Diary 12/29 to 1/4/2020

Copyright 2020 by Alan Carl Nicoll
All Rights Reserved

A favorite book (also called The Encyclopedia of Doris)

{12/29/19}  Weight 216.6.  Sometimes, as last night, I weigh myself before bed; last night it was 218.8, freaking me out.  But I was up and down three times, with the result you see.

However, remembering the unreliability of the scale, I weighed myself again:  217.2.  A third weighing was also 217.2.  I’m feeling betrayed, and the wp challenge of 215.0 looks misbegotten:  when I set that number, was I basing it on unrealistic “progress”?  The solution:  take the first weigh-in as correct, and try to make that 215.0 by the end of the year.

Coming home from a no-show Hemlock Club, I felt like I was exerting a continuous, low-level upward pressure, trying to keep the heaviest depression from crushing me.  Seeing a slovenly woman on the bus, with a male companion, chattering almost continuously, cheerfully greeting friends and strangers (me), her appearance suggesting an impoverished, possibly homeless drug addict, I wondered what was wrong with me.  When did I go sour inside?  And what do I do about it?

I had an urge to go to Barnes & Noble to buy a third copy of The Bullet Journal Method, for which I have no real use.  I resisted the urge.  I also had various food-related urges that I resisted.  It is little short of amazing to me that I am able to lose weight (not necessarily this week) and resist spending urges while battling this depression and facing an apparently hopeless future (and a dismal day).  I need to buy groceries…but first, a nap.  (Contrary to my usual practice, I’m typing this in bed.)

Reading Cindy Crabb (Things That Help) at Dagny’s and on the bus, I felt a breath of fresh air in my depression; it didn’t last, clearly, but it was encouraging nonetheless.  I also read some of The Gay Science.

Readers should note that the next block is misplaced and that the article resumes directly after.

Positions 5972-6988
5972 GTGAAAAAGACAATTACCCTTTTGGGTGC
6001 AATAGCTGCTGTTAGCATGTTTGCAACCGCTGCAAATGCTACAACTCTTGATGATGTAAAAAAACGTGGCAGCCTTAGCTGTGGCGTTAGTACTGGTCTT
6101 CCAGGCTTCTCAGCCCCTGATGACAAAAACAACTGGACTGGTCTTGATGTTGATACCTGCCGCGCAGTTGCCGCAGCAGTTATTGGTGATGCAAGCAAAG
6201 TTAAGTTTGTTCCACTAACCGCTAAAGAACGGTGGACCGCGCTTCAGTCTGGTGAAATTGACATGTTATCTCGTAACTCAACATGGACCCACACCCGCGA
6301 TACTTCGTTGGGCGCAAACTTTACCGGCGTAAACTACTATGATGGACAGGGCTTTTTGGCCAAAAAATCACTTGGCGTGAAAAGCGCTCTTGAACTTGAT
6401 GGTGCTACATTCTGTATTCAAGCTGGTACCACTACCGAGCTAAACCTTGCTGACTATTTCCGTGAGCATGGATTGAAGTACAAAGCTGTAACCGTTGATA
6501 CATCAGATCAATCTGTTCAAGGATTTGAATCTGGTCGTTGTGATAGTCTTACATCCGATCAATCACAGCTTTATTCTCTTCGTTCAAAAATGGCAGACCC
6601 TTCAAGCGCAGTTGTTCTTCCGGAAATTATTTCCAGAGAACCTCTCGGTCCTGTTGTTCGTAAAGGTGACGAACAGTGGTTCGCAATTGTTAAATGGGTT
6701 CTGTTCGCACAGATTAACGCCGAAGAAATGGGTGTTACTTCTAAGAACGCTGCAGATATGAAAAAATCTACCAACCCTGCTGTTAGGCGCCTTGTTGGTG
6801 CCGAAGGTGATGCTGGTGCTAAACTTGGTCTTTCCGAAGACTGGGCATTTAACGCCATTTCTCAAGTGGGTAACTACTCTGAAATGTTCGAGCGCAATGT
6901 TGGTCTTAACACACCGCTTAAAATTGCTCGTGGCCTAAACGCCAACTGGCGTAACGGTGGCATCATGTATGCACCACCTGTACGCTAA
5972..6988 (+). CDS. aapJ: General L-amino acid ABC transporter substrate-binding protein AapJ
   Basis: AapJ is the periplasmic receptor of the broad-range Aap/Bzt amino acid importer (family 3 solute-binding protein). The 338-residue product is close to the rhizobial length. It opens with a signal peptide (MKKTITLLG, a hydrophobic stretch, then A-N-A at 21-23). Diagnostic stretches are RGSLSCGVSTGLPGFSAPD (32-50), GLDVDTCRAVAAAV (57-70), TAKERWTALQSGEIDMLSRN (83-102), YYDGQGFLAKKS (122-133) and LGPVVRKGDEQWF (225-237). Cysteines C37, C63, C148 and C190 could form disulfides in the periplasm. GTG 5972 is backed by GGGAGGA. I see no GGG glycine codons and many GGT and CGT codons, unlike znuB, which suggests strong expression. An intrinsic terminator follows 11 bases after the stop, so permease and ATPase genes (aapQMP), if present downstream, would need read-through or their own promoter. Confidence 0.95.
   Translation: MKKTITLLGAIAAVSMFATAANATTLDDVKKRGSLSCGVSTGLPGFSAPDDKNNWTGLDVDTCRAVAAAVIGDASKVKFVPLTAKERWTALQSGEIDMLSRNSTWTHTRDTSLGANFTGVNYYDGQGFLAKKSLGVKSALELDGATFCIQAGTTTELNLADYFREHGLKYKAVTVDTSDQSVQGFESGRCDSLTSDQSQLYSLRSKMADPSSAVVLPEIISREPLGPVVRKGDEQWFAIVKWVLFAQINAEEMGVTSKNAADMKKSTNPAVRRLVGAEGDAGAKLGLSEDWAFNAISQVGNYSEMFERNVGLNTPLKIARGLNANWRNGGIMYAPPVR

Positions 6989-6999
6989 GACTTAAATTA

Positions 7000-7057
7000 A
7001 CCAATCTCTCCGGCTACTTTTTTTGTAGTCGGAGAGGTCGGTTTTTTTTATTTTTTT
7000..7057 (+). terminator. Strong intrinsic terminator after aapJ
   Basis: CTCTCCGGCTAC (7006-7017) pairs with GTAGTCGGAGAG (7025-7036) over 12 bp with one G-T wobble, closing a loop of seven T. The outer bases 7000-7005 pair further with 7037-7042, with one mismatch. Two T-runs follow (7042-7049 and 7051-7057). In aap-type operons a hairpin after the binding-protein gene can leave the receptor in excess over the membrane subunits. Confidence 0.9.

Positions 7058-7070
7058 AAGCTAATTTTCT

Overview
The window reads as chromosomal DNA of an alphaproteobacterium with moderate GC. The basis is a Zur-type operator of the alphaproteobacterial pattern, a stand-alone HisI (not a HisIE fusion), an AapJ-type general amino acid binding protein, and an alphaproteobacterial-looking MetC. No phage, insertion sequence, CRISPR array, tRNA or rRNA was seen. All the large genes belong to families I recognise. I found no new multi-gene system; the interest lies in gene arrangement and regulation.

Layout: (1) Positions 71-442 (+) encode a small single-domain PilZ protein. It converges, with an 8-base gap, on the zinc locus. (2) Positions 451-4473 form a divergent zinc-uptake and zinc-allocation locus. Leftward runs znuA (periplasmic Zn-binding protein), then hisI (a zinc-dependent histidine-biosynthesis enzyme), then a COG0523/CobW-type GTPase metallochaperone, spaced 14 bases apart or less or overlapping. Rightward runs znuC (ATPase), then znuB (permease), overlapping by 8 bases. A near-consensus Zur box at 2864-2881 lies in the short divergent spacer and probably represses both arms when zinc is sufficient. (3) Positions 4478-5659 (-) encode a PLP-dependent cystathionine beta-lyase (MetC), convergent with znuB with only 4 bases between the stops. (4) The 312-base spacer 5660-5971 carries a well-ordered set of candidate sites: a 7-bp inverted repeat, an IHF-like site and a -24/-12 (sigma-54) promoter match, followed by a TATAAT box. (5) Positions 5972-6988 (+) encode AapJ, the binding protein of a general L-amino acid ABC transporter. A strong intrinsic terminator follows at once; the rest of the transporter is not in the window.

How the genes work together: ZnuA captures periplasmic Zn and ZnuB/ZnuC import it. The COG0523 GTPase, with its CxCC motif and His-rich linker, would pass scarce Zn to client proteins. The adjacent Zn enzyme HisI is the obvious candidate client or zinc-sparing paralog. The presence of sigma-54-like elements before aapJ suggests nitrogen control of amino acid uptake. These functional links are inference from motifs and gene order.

{12/30/19}  Weight 215.8.  Yes!  Checked four times.

The few pages of The Gay Science I read yesterday seemed contrived and irrelevant.  I’ve also been reading Tolkien’s The Fellowship of the Ring as before-sleep matter.  I think I picked it up at “The Council of Elrond,” which I found quite different from the movie, and rightfully so.  In the movie, it would have been tedious and much longer.  Also browsed a bit in Will Durant:  The Pleasures of Philosophy, which purports to be “a new and revised edition of The Mansions of Philosophy.”  I found a few quotes to preserve in the CQ.

Yesterday I decided to start saving money as fast as I can, because I want a new apartment and a car.  This is a great change in my priorities, and I’m having second thoughts.  But I’ve been up since five, and it’s now 7:15 and I’m ready for a nap.

Reading Martin Buber:  I and Thou, which I have tried before but have always given up on before getting more than a couple pages.  This time I lasted a while longer, and I’m finding my own “models and mysteries” expressed in different (and very obscure) language.  As I’m seeing it today, Buber’s I-it relationship is like my I-model relationship; he uses the example of a tree, which we can “experience” or “encounter.”  Experiencing a tree as a “model” is attempting to use the tree for some purpose or goal, such as a source of food, a source of wood for a fire, or as a height which can be climbed; experiencing a tree as a “mystery” is an attempt to get beyond the models to the essence of treeness, or even to the essence of this particular tree.  If I hadn’t seen this parallel to my own theory, I likely would have given up on Buber again; but now I will continue a while longer, to find out if I’m getting it this time.